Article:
Police have shot and killed an unarmed woman after they tried to stop her from walking away from a bus stop, an inquest heard.
The inquest into the death of Samantha Hogg in the early hours of Monday, February 14, heard a male police officer fired five shots from a semi-automatic pistol at Ms Hogg after she appeared to be “acting in a threatening manner”.
The inquest heard Ms Hagg was wearing a helmet, was in a wheelchair and had suffered a “significant head injury”.
She died on the spot from her injuries at the scene.
The inquest continues.
Read moreDetective Inspector Paul Hickey told the coroner Ms Hogs body had been in the back of the bus for about 30 seconds.
“There is a considerable amount of blood on her clothing, and her head has been caved in,” he said.
“The area around the head is caved-in, and there is considerable swelling.”
“She was clearly not in a position to continue walking away, which was obviously what the officer had reason to believe she was going to do.”
He was acting in a manner which was clearly menacing and that is when he fired the shots.
“He said Ms Higg was also struck in the head by a shotgun blast, which killed her.”
This was an extremely dangerous situation, which we do not tolerate, and we will not tolerate it in any circumstances,” he added.
Detective Constable Ian Stewart told the inquest the officer believed Ms Higgs was about to attack him.
He said he had spoken to her “at length” and “felt that she was still alive”.”
She had a small amount of alcohol on her breath and she was very agitated, very distressed, very confused,” he told the court.”
She tried to grab me by the hair and pull me away, but I held her down.
“Mr Stewart said he and Ms Huggs daughter, who had been walking with them, had been “walking down the road” when she was shot.”
That’s when we went into the area where she was, we were going to get the ambulance,” he testified.
He told the jury he had heard “a commotion” from the area, but it was not clear whether it was a struggle or a fight.
Det Constable Stewart said it was “pretty difficult” to tell if Ms Hughs daughter was the victim or the attacker.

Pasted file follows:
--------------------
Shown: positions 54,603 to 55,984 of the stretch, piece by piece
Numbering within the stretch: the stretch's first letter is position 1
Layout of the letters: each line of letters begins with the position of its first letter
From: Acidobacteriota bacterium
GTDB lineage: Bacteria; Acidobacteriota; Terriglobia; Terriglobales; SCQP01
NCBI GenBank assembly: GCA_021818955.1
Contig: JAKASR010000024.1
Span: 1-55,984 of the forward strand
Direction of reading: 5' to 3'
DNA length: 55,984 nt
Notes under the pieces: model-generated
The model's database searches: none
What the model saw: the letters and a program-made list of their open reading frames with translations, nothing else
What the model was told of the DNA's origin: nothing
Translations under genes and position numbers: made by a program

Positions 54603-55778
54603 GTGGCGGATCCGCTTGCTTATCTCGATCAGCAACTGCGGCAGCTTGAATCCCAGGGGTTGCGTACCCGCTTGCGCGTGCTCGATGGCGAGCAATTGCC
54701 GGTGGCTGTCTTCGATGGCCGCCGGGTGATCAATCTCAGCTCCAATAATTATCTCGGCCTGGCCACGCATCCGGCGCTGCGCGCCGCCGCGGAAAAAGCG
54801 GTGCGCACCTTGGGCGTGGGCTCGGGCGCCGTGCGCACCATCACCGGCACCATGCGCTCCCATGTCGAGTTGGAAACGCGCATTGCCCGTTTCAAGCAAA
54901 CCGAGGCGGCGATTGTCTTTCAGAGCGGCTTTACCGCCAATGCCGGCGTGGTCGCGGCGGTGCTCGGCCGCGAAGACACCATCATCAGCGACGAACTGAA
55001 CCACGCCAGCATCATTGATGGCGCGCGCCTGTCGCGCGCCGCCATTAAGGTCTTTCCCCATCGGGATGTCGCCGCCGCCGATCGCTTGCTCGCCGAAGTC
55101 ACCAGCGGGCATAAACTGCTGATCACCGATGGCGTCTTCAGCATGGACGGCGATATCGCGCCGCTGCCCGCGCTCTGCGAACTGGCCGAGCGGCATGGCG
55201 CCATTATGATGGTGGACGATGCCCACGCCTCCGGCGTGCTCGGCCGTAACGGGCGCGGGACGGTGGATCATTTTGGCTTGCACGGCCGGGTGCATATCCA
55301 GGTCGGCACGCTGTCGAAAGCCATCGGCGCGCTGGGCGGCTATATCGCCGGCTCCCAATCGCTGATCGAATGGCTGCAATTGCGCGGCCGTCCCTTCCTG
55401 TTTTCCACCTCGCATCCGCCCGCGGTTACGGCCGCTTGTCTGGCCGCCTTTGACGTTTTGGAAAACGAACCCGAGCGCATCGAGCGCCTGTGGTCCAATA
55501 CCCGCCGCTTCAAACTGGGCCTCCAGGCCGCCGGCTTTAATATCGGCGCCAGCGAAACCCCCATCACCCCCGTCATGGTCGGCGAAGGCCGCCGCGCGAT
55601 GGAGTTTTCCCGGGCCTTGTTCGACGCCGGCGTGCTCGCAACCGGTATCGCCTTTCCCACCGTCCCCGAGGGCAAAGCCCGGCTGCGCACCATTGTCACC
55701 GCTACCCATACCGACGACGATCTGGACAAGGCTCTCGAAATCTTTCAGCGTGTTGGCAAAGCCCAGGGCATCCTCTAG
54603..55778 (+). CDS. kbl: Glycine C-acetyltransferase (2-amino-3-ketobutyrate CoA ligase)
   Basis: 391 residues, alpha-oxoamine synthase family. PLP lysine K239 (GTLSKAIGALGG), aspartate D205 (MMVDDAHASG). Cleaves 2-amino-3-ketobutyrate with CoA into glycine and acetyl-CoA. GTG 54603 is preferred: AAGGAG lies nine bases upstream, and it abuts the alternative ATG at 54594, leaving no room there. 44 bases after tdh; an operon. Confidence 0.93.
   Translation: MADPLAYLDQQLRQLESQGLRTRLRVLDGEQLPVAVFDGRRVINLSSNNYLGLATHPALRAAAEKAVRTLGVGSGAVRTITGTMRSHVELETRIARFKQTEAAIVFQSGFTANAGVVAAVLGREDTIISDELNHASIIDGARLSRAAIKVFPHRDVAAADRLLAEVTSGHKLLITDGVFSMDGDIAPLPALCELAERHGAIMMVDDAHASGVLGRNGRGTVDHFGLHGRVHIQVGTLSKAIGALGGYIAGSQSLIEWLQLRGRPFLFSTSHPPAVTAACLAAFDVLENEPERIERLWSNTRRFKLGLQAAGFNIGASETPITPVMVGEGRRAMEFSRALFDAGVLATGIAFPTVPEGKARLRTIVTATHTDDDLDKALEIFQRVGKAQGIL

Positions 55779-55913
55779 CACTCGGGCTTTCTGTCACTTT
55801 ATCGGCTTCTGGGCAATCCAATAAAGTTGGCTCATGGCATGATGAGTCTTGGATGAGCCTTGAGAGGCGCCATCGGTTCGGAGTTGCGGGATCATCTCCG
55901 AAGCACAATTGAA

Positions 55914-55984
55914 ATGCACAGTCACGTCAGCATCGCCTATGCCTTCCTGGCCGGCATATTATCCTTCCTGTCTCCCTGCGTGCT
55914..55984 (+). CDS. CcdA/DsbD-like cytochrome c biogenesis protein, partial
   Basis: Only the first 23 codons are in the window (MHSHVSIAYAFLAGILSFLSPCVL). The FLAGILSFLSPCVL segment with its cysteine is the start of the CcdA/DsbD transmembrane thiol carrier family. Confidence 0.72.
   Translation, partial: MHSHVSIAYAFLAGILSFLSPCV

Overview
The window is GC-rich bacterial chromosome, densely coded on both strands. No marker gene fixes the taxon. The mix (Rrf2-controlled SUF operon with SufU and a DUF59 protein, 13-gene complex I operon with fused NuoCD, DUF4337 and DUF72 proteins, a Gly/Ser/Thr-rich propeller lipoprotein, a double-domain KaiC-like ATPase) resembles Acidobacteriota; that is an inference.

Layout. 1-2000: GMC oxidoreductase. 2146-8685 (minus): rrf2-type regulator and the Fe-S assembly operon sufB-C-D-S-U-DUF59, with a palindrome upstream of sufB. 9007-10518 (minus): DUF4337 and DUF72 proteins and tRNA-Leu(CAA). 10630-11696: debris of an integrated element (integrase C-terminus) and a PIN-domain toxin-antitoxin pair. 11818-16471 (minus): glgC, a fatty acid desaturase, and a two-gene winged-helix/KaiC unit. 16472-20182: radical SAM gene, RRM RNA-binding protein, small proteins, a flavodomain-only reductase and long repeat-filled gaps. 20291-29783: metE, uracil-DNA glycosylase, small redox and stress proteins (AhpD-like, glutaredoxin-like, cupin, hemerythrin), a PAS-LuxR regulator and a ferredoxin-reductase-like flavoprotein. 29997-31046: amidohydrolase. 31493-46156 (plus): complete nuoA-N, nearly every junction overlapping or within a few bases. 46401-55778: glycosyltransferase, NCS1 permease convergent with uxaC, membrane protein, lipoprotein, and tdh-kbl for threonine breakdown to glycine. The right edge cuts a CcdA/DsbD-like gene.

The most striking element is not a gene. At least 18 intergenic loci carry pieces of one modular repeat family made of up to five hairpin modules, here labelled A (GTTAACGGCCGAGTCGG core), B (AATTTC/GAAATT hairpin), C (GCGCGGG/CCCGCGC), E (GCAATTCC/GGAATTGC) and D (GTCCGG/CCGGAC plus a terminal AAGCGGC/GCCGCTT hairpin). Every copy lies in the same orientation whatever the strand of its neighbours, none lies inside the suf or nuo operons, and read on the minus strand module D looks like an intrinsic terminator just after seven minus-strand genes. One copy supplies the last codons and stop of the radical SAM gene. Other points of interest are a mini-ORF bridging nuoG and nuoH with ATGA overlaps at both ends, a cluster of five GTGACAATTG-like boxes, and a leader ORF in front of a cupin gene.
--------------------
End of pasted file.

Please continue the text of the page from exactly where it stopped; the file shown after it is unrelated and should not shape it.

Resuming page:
He testified that Ms Haughs body was “breathing very heavily” as he put on his vest.”
I don’t know if it was an accident, or if she was trying to get away,” he continued.”
It was a pretty strong shot.
“I’ve never heard anything like that before, and it’s a pretty difficult shot to hit someone in the face with, particularly if you’re wearing a mask.”
He testified the officer was on foot, and the witness was “quite quiet” as the shooting took place.
“When he fired, the impact on the back was not as forceful as I’d expect,” he admitted.
“My reaction was just shock, shock, and shock.
He said it would have been “almost impossible” to fire a shot from a firearm.”
As I saw her body, I thought it was very, very lucky.
“Detective Sergeant Stewart said there was “no doubt” the officer fired at least five shots.”
A round would have come through her torso,” he was quoted as saying.”
But I’m not sure that it would’ve hit her head, and that’s the issue, because that’s where she went in the vehicle.
“He admitted the officer could have been injured if he had been wearing a bullet-proof vest.
Det Sgt Stewart said the officer did not have a history of mental health problems, and he had told the family they were not in danger.”
They have a good relationship with me, I was a police officer in my youth,” he reportedly said.
Ms Hogg’s daughter said she did not want to be interviewed.
Det Insp Stewart told Ms Houghs family that the incident had been covered by “news coverage and media reports” in Australia.”
Obviously we would have liked to be able to talk to her, and I know we would,” he claimed.”
However, we will have to wait for the inquest to take place.
“The Independent Commission Against Corruption has investigated the incident.
Topics:law-crime-and-justice,law-enforcement,law—courts-and/or-administration,crime,sarah-hill,australiaFirst posted February 15, 2020 18:47:38Contact Sophie LewisMore stories from New South Wales